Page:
Coping with respeccing
Respeccing changes things, and whether you’re the person respeccing or the guild leader who has a member that’s respecced, you’ve got some things about with which you need to deal.
If you have respecced, you no longer know your character inside and out. You need to take time to learn the differences and effects, and I’m going to suggest that you STILL will be surprised – sometimes rudely, sometimes pleasantly – down the road. And last but not least, if your respec causes you to gain a new ability that requires /use, then for Goo’s sake USE IT.
And this is true even if you move half a dozen points within a tree to ‘tighten things up’.
Wow, that’s short, not like me at all? Guess it’s time to build up some wind…
I’ll start with an example. Based on some insightful comments and my personal awareness that the map is not the terrain — er, that theory should be tested with practicality — I did a minor respec of my character to make max effective use of Inspiration. I maxed it and moved some points to Holy Spec talent to increase the crit rate. Where did most of these points come from? Spell Warding.
It took conscious effort to up the use of spells that could crit within my rotation so inspiration COULD proc, but I finally got in the habit (after about 10 hours of play). It took another dozen hours after that to realize I was dying more, and a bit of review made me realize it was because I was taking more spell damage that I’d previously lived through. Which meant I needed to adjust SOMETHING – either work harder to stay out of the AoEs that were killing me, or get my spell warding back or… Now remember, I used to respec a LOT on my main. And to maintain that but not cause annoyance with guild leaders trying to plan (grin) I’m raising another priest as an alt (39, shadow as of yesterday). And it STILL took time to realize the changes’ effects. Not to mention the sudden delivery of Fear Ward (which I still forget to apply far too often).
FWIW, it was becoming pretty obvious that I was still not getting enough from Inspiration to make it worthwhile – a whopping 15% proc rate spread across ALL my heal targets, no guarantee it’s going to the tank is NOT reliable enough for planning. So I returned to my previous spec. Which will up my survivability, and means I need to retrain back to my older heal-pattern.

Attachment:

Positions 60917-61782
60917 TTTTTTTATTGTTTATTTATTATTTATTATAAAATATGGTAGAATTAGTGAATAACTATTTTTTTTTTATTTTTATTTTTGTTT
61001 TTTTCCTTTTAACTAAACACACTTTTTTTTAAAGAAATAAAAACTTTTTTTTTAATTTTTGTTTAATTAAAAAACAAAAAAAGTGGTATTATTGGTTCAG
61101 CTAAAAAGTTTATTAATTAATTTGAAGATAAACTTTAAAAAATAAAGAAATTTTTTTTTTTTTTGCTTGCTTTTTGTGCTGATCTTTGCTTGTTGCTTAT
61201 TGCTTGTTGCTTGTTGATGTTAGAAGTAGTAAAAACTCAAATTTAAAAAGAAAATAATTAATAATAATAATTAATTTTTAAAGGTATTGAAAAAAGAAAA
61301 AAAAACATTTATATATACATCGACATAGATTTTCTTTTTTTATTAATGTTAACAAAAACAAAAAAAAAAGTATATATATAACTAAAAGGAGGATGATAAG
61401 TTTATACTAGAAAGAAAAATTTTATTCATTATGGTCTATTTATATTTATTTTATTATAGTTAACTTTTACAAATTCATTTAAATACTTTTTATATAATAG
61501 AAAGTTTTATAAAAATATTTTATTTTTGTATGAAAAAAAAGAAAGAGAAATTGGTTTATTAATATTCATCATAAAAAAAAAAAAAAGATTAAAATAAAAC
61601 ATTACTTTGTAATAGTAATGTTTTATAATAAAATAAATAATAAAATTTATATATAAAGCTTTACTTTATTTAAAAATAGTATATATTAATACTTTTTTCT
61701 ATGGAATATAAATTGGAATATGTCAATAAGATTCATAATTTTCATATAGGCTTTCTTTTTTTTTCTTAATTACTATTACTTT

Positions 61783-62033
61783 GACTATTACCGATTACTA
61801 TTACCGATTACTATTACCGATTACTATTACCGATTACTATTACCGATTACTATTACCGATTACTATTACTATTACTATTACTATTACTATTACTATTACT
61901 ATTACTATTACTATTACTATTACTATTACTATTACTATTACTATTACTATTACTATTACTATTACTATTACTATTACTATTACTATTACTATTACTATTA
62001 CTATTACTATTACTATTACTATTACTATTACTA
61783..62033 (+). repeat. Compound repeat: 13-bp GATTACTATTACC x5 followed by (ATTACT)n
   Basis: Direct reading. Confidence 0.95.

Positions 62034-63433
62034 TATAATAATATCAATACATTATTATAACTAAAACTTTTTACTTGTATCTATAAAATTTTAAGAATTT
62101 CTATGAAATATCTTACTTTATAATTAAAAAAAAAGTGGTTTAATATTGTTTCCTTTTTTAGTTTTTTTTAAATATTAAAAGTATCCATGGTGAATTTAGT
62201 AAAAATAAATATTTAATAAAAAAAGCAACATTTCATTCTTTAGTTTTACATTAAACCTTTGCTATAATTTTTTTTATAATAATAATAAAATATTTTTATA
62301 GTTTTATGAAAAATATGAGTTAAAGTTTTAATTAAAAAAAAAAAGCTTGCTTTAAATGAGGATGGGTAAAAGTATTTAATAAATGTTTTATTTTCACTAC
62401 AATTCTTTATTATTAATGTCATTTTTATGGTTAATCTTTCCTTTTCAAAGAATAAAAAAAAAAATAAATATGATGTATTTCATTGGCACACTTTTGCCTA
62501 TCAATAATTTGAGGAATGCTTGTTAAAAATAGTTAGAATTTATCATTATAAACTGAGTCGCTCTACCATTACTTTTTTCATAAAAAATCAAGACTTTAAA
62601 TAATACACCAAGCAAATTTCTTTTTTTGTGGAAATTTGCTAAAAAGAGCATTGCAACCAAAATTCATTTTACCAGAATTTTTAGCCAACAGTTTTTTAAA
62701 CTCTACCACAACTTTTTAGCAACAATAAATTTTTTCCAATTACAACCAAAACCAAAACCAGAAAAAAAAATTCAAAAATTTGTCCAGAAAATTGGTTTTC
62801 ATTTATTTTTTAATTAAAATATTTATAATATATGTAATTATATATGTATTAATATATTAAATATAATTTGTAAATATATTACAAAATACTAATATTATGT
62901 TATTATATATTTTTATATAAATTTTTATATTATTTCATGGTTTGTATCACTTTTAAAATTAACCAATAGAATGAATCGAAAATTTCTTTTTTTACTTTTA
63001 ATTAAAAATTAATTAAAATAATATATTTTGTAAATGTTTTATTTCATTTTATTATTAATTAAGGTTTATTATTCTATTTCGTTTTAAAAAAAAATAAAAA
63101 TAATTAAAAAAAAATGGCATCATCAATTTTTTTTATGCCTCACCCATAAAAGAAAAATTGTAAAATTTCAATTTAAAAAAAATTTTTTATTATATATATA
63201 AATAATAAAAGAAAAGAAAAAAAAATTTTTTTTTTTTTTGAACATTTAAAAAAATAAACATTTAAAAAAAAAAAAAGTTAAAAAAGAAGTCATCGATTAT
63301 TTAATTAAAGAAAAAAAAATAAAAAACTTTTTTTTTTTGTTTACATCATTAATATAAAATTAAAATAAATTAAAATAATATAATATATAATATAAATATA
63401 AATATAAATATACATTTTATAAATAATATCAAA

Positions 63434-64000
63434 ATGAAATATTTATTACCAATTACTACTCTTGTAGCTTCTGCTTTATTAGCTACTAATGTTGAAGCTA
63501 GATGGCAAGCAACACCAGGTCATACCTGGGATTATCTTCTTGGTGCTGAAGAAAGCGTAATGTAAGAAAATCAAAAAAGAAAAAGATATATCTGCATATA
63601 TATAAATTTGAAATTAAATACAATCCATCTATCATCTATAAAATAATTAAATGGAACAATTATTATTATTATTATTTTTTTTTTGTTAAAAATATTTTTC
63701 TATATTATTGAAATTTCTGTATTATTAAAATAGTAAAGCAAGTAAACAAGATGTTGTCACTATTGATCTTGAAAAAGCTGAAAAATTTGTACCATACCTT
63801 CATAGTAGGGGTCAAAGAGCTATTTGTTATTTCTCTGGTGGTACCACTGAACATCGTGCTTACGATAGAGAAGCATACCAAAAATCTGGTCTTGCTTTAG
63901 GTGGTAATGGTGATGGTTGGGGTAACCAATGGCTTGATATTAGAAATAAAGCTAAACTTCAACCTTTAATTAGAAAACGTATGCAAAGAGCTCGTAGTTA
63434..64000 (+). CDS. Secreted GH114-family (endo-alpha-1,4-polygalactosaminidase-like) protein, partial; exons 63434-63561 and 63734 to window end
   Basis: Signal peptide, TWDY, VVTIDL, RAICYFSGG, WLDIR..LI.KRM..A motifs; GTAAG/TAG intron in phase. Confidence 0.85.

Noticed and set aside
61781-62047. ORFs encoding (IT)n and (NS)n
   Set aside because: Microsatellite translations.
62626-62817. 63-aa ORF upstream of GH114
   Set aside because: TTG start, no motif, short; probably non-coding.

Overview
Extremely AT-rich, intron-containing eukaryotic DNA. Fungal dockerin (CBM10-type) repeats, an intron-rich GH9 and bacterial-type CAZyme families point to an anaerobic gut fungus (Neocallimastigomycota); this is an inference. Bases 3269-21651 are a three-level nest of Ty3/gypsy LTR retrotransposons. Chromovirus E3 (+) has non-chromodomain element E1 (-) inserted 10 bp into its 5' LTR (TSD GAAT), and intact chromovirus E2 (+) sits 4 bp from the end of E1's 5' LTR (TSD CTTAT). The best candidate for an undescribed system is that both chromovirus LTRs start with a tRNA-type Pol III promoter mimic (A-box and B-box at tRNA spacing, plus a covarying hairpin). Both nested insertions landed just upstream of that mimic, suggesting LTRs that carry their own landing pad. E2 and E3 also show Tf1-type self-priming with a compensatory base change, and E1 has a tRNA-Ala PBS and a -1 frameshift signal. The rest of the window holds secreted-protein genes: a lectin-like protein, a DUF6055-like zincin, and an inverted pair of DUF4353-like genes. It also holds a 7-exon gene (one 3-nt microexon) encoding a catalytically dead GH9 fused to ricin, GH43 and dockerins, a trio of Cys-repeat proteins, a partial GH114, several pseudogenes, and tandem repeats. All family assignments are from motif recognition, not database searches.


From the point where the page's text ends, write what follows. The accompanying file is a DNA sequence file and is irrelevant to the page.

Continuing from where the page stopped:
Which I will do — lesson, again, friends — by running a few ‘safe’ instances. That is, I’ll run a couple of non-heroics, then a couple of heroics, intentionally pushing my healing habits, so that I set the habits AND remind myself of what to expect.
That last is pretty critical. See, part of our playstyle is based on our expectations. We ‘get a feel’ as shadowpriest that this sequence of 5 or so spells means a dead mob and time to move on. Or as we’re leveling we ‘get the feel’ that this 1-2-3-wand pattern grinds the fastest over time. Thing is, when we change something, we may suddenly need one less spell to kill. Or we’ve now got something we HAVE to remember to put in place (fear ward) and that slows down our reflexes – and we start losing party members as our heals start a smidge too late (though really no later than what USED to be right, it’s just we’re not doing what we used to do). Or….
If you respec – even if it’s just a change of a small handful of points within your tree, even if it’s changing from a bit here and max there to max here and a bit there – do yourself and your regular party friends a big favor and retrain your habits and reflexes. Trust me, you want to learn this now instead of having everyone tearing hair out wondering why suddenly THIS BOSS is ‘too tough’ when it wasn’t just the other day.